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Fat Kid Rules the World: SXSW Review

The Bottom Line

K.L. Going's celebrated young-adult novel gets sensitive adaptation by actor-turned-director Matthew Lillard.

Venue

South by Southwest Film Festival (Narrative Spotlight)

Director

Matthew Lillard

Cast

Jacob Wysocki, Matt O'Leary, Billy Campbell, Lili Simmons, Dylan Arnold

Matthew Lillard steps behind the camera to direct the film adaptation of K.L. Going's young-adult novel.

AUSTIN -- A commendably restrained loser-turns-winner tale offering an unexpected second showcase for Terri star Jacob Wysocki, Matthew Lillard's Fat Kid Rules the World is less colorful than its grandeur-deluded title suggests. That will prove a challenge at the box office, where exaggerated quirks might help a film lacking marquee-worthy actors, but viewers who find the film may be impressed by its unexpected if modest charms.

Wysocki plays Troy, whose fleshy qualifications for the title role are made quiveringly apparent in the opening shot. Although frequent glimpses of snack-sneaking underline Troy's emotional issues with food, that first scene is the closest the film gets to disrespecting a character who's sufficiently down on himself without being damned by the moviegoer's gaze.

A nonentity at school, Troy is making a matter-of-fact suicide attempt when he meets Marcus (Matt O'Leary), a pill-addicted punk rocker whose rare outburst of altruism -- he saves the teen from an oncoming bus -- quickly turns to exploitation. Demanding a reward for his heroism, Marcus proceeds to extract cash and favors by promising to make the musically inept Troy the drummer of a new band.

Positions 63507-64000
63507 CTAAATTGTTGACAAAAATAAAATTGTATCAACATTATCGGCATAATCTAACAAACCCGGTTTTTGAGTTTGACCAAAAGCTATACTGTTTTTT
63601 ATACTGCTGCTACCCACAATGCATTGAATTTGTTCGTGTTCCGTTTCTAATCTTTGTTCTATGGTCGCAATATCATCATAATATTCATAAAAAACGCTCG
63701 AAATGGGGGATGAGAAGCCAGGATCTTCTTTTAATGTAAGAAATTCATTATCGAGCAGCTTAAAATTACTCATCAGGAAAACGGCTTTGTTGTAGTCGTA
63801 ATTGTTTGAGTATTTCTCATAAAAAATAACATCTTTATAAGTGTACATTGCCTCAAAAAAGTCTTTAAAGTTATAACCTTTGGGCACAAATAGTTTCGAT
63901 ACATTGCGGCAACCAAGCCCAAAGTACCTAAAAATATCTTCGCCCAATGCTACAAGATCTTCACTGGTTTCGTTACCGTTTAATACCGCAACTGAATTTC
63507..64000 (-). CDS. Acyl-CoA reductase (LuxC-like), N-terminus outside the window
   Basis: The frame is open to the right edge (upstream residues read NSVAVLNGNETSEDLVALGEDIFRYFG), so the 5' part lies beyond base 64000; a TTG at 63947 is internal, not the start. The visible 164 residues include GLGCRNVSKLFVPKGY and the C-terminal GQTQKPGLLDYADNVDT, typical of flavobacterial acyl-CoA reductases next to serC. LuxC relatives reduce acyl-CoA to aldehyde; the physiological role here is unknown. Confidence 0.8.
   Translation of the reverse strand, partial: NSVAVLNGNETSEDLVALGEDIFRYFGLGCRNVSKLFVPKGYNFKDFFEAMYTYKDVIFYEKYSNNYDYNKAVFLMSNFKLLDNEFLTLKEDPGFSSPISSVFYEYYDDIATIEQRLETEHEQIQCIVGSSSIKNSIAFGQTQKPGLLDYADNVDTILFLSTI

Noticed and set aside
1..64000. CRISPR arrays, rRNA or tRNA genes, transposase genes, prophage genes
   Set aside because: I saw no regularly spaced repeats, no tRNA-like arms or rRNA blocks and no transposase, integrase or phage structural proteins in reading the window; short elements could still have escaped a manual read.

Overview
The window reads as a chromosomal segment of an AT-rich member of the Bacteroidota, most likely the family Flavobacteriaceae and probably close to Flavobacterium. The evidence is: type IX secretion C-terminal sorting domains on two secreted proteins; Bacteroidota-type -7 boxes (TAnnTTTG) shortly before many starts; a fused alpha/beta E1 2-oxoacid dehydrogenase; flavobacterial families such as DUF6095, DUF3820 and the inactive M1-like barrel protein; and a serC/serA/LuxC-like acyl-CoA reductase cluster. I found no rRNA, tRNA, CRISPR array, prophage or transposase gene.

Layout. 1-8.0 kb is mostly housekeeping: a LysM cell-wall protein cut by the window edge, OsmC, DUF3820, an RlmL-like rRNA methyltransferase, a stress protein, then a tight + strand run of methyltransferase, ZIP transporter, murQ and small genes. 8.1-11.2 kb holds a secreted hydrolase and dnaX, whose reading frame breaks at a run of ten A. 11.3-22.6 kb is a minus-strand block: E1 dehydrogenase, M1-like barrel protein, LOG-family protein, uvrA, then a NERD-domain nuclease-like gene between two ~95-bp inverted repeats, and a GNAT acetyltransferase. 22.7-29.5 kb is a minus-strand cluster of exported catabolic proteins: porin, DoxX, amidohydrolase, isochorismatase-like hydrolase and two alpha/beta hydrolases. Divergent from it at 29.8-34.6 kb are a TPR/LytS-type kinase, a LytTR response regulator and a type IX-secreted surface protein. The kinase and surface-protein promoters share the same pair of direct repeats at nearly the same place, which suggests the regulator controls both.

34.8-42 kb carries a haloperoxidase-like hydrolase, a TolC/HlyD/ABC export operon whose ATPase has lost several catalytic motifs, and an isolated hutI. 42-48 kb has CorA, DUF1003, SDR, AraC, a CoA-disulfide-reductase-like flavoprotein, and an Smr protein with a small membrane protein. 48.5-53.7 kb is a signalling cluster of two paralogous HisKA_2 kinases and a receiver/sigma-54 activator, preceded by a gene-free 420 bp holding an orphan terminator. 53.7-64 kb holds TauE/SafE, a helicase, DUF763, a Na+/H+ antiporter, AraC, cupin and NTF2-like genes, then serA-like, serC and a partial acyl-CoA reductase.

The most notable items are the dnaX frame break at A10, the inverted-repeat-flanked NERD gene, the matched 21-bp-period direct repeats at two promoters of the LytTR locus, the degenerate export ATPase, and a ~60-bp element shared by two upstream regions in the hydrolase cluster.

Troy isn't stupid, but in Wysocki's sensitive performance, loneliness bleeds easily into a half-pretended gullibility. It falls to an unlikely character to be the voice of reason: Troy's widowed father (Billy Campbell), an ex-Marine with crew-cut values. The stern man is immediately skeptical of Troy's new friend, but his motivations are more heartfelt and his parenting skills more flexible than they first seem, making him a more subtle and compelling character than this sort of story usually gets.

The same can't be said for Marcus. A stronger catalyst is needed for the changes Troy is about to undergo, and neither the script nor O'Leary can quite conjure a character whose mix of charisma and self-destructiveness is potent enough to disrupt these lives.

On the other hand, one of Fat Kid's strengths is in depicting those high school role changes that occur in baby steps, not epiphanies. In a standout scene, Troy attends his first rock show and is stranded by Marcus and his self-involved friends. His solitary, hot dog-chomping bus ride home might demoralize another character, but Wysocki's eyes are sparked by the new world he's seen -- it's a world he won't belong to anytime soon, and one that can't immediately replace the easy refuge of hours spent playing video games. But it's a reason to suspect that life gets better than high school.

Venue: South by Southwest Film Festival, Narrative Spotlight
Production Company: Whitewater Films
Cast: Jacob Wysocki, Matt O'Leary, Billy Campbell, Lili Simmons, Dylan Arnold
Director: Matthew Lillard
Screenwriters: Michael Galvin, Peter Speakman
Producers: Rick Rosenthal, Nick Morton, Matthew Lillard, Jane Charles, Jennifer Maas, Evan Wasserstrom, Talan Torriero
Director of photography: Noah Rosenthal
Production designer: Tania Kupczak
Music: Mike McCready
Costume designer: Ashley Russell
Editor: Michelle M. Witten
Sales: Ben Weiss, Paradigm
No rating, 98 minutes